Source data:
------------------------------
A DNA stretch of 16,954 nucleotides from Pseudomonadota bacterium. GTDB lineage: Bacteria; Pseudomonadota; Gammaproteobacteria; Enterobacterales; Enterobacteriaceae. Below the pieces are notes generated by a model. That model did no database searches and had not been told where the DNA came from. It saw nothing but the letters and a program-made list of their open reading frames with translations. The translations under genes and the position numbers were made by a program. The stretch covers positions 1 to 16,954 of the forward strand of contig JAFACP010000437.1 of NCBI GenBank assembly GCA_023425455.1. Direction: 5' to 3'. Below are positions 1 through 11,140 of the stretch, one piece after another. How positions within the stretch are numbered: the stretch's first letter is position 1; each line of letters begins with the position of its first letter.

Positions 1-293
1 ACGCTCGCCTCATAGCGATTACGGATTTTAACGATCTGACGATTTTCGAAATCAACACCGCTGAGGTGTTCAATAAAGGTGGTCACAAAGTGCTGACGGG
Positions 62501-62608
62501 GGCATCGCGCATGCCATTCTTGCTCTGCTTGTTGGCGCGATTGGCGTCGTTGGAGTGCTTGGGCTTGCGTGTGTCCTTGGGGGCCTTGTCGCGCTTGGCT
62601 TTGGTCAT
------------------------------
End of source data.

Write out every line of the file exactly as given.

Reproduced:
A DNA stretch of 16,954 nucleotides from Pseudomonadota bacterium. GTDB lineage: Bacteria; Pseudomonadota; Gammaproteobacteria; Enterobacterales; Enterobacteriaceae. Below the pieces are notes generated by a model. That model did no database searches and had not been told where the DNA came from. It saw nothing but the letters and a program-made list of their open reading frames with translations. The translations under genes and the position numbers were made by a program. The stretch covers positions 1 to 16,954 of the forward strand of contig JAFACP010000437.1 of NCBI GenBank assembly GCA_023425455.1. Direction: 5' to 3'. Below are positions 1 through 11,140 of the stretch, one piece after another. How positions within the stretch are numbered: the stretch's first letter is position 1; each line of letters begins with the position of its first letter.

Positions 1-293
1 ACGCTCGCCTCATAGCGATTACGGATTTTAACGATCTGACGATTTTCGAAATCAACACCGCTGAGGTGTTCAATAAAGGTGGTCACAAAGTGCTGACGGG
Positions 62501-62608
62501 GGCATCGCGCATGCCATTCTTGCTCTGCTTGTTGGCGCGATTGGCGTCGTTGGAGTGCTTGGGCTTGCGTGTGTCCTTGGGGGCCTTGTCGCGCTTGGCT
62601 TTGGTCAT